Testifying on Behalf of Children - A Handbook for Canadian Professionals

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Testifying On Behalf Of Children

A Handbook for Canadian Professionals

By: Robin Vogl and Nick Bala

Written by lawyers with extensive experience in the fields of child protection and family law, this book provides a practical guide to the Canadian legal system, the court process and testifying in court.

ISBN 978-1-55077-126-8
Edition First
Year 2001
Page Count 150

$ 19.95


When you are called to testify in a case involving a child, you are participating in a process that may have an irreversible impact upon that child's future. By acquiring the knowledge and skills to ensure that you are an effective witness, you may help to prevent harm to a child who has already suffered at the hands of an adult, or prevent harm of other children in the future. In some cases, you may help to ensure that the court does not make an inappropriate finding of abuse or neglect.

Written by lawyers with extensive experience in the fields of child protection and family law, this book provides a practical guide to the Canadian legal system, the court process and testifying in court. While police officers and others regularly involved in court proceedings will find it helpful, it will be especially useful to those who only occasionally enter the courtroom world such as child-protection workers, social workers, teachers, doctors and other health-care professionals, counselors, shelter workers, psychologists, daycare, childcare or nursery school personnel, and members of the clergy.

Table of Contents

Chapter 1: The Legal System

  • The Sources of Law
  • The Court Structure
  • Kinds of Legal Proceedings
  • Criminal Law Enforcement
  • Civil Proceedings
  • The Legal Actors
  • Fundamental Fairness
Chapter 2: Learning How Lawyers Think and Act
  • How can a lawyer represent a person who has allegedly abused a child?
  • How can a lawyer help an accused person who appears guilty deny his guilt?
  • Why does the defense counsel seem so aggressive compared to the Crown or agency lawyer
  • Do lawyers have any responsibility to the court?
  • Do lawyers for parents have any responsibilities to children?
  • Who makes the decisions about how a case, the lawyer or the client?
  • Must a lawyer keep a client's secrets?
  • Do lawyers have a duty to report child abuse?
  • Will the lawyer who calls me as a witness act as my lawyer?
  • What can I expect from the lawyer who represents a child in the proceedings?
  • Why do lawyers on the opposite side of a case refer to each other as "my friend"?
  • Why do lawyers spend so much time arguing in court?
  • Do all cases proceed to the trial stage?
Chapter 3: Confidentiality and the Disclosure of Information by Professionals
  • The Duty to Report Suspected Child Abuse or Neglect
  • Records and Documents
  • Consent to Disclose Information
  • Release of Information in Response to Search Warrant or Court Order
  • Responding to a Subpoena or Summons
Chapter 4: Trial Procedure
  • Introduction of the Parties
  • Clarification of Positions
  • The Applicant's Case
  • The Respondent's Case
  • Reply Evidence
  • Submissions
  • Judgment
  • A Note on Criminal Trials
Chapter 5: The Rules of Evidence
  • Issues of Fact and Issues of Law
  • Relevance
  • Weight and Admissibility of Evidence
  • Prejudice and Fairness
  • Types of Evidence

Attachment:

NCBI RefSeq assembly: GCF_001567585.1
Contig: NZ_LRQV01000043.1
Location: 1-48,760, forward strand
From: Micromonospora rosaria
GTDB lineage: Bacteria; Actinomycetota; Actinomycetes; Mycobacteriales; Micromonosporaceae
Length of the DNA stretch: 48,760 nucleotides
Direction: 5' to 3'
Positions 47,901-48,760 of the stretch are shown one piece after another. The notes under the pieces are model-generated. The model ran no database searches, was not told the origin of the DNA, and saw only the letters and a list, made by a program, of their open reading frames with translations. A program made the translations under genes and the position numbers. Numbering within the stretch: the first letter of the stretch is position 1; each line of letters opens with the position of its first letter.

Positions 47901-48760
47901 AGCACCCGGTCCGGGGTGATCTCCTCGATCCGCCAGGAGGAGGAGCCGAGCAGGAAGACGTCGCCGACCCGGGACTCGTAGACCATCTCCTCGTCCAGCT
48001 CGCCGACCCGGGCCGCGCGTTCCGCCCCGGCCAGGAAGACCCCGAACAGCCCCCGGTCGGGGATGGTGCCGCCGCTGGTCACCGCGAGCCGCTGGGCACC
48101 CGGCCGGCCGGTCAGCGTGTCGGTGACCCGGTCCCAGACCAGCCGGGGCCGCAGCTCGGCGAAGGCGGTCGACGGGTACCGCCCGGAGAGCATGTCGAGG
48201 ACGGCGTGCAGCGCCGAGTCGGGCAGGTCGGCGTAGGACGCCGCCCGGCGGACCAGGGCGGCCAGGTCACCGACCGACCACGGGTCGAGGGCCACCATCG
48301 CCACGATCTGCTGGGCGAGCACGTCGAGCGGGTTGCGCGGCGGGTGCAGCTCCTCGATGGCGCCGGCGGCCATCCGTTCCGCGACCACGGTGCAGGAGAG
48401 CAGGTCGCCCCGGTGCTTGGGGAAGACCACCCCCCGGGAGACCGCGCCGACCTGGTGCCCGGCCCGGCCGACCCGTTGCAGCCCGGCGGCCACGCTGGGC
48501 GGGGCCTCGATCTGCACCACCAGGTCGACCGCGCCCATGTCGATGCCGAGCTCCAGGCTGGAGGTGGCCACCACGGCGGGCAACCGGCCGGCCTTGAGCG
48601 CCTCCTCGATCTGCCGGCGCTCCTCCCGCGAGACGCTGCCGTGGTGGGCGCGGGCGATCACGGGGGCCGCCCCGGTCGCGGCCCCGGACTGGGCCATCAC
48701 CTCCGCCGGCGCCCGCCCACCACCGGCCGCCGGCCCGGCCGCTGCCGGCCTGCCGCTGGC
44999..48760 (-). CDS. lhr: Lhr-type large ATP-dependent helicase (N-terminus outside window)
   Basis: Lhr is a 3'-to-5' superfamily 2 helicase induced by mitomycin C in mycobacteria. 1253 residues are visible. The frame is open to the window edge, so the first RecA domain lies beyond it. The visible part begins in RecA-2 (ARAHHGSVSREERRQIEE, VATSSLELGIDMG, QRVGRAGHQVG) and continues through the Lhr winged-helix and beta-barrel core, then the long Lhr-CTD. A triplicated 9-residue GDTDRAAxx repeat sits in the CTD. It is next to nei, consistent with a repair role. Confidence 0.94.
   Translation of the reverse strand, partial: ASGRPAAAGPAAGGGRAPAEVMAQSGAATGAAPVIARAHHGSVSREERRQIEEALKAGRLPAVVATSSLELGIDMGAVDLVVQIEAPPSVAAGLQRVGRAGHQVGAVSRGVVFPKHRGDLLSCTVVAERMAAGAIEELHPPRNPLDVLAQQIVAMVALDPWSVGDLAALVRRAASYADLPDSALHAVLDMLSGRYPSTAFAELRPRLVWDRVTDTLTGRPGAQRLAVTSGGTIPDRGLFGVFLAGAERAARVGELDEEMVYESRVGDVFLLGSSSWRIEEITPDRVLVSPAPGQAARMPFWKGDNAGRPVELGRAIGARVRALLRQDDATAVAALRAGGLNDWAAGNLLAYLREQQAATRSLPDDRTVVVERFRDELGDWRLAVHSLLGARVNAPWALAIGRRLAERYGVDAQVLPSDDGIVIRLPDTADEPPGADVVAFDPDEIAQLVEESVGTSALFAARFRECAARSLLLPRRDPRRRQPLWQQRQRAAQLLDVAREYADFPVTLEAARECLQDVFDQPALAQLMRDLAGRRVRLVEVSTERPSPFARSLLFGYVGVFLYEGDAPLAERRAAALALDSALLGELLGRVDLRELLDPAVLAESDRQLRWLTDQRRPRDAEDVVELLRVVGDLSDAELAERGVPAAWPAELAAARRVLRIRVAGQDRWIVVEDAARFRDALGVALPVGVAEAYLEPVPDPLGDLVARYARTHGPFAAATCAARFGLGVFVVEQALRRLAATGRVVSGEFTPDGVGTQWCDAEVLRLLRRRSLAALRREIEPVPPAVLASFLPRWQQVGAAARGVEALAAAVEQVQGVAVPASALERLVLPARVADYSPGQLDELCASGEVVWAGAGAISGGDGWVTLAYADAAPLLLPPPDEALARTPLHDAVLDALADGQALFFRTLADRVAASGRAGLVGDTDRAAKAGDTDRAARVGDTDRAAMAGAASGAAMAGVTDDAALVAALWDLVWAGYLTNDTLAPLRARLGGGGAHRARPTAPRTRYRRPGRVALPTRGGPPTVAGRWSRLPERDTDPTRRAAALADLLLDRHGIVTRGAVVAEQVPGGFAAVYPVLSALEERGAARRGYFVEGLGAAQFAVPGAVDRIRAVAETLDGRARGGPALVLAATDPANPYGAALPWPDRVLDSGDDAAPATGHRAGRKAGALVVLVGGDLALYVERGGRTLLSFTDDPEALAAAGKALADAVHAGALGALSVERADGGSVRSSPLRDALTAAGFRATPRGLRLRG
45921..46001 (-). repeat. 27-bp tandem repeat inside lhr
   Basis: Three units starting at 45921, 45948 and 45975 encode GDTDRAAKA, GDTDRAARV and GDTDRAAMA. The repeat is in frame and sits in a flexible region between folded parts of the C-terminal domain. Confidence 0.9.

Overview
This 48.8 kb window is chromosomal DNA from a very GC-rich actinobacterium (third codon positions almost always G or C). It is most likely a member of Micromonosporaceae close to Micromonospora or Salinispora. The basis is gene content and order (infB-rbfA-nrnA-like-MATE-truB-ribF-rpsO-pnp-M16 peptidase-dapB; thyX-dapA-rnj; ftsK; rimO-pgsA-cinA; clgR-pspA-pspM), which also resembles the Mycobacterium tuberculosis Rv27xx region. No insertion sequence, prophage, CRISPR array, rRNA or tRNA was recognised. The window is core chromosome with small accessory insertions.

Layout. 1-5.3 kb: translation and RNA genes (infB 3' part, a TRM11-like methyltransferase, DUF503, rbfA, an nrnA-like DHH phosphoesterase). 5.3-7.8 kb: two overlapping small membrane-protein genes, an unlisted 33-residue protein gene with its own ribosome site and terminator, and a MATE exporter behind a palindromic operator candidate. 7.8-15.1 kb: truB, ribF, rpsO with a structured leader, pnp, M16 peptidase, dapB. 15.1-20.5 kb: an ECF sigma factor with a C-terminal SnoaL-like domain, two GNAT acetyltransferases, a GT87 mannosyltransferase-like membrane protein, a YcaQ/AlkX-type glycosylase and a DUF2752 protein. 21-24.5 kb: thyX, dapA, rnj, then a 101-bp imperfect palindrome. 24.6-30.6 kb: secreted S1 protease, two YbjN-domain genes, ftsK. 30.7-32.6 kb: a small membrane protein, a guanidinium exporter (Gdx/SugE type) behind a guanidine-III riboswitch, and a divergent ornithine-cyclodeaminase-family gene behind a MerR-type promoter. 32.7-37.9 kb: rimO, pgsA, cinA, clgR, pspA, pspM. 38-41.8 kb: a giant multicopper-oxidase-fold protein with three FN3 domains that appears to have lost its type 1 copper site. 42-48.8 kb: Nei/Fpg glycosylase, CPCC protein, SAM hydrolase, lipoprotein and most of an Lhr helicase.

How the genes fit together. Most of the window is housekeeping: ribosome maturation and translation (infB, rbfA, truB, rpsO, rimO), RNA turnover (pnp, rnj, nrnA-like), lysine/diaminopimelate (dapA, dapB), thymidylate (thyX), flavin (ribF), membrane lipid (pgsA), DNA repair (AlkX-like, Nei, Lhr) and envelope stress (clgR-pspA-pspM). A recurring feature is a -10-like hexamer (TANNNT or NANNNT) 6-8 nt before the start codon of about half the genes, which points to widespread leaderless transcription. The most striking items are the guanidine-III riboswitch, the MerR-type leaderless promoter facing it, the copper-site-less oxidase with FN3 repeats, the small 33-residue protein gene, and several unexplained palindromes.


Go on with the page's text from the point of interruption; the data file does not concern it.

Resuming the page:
• Oral Testimony
  • Documentary Evidence
  • Real and Demonstrative Evidence
  • Exclusionary Rules of Evidence
  • The Hearsay Rule
  • Exceptions to the Hearsay Rule: Statutory and Common Law
  • Business Records
  • Official Documents
  • Medical and Psychological Reports
  • Common Law Exceptions to the Hearsay Rule
  • Admissions by a Party
  • Accusations made in the Presence of a Party
  • "Necessity" and "Reliability": Children's Disclosures of Abuse
  • Counseling Records of a Victim of Sexual Offences
  • Opinion Evidence
  • Privilege
  • Video and Audiotapes
Chapter 6: Testifying In Court
  • Preparing For Court
  • Start with Your Notes
  • Your Notes (For Taking to the Witness Stand)
  • Contacts with the Child or Caregivers
  • Contacts with Other Professionals
  • Using Your Notes While Testifying
  • Meeting with the Lawyers in Advance of Court
  • Written Summary
  • Examination-in-Chief (or Direct Examination)
  • Some Tips for Coming to Court & Examination-in-Chief
  • Cross-Examination
  • Tips For Handling Cross-Examination
  • Testifying as an Expert
  • Why Testify as an Expert?
  • What are the Disadvantages of Testifying as an Expert?
  • How do I get "Qualified" as an Expert?
  • Some Words of Caution for the Expert Witness
A Concluding Thought: The Importance of Court

About the Authors

Robin Vogl, LL.B.

Robin Vogl, LL.B., now a lawyer in private practice, was Counsel to the Simcoe County Children's Aid Society from 1991–99 and previously worked as Senior Counsel for the Children's Aid Society of Metro Toronto. She also worked previously as a Youth Court Prosecutor, and as a consultant to the Institute for the Prevention of Child Abuse, the Metropolitan Toronto Special Committee on Child Abuse, and the Ministry of Community and Social Services. She co-authored Canadian Child Welfare Law (Thompson Educational Publishing).

Nicholas Bala
Queen's University

Nicholas Bala, B.A., LL.B., LL.M., is a Professor in the Faculty of Law at Queen's University, Kingston, Ontario. He has published extensively about legal issues related to child abuse, divorce and young offenders, including co-authoring Canadian Child Welfare Law (Thompson Educational Publishing). He is frequently interviewed by the media, and his work has often been cited by the courts.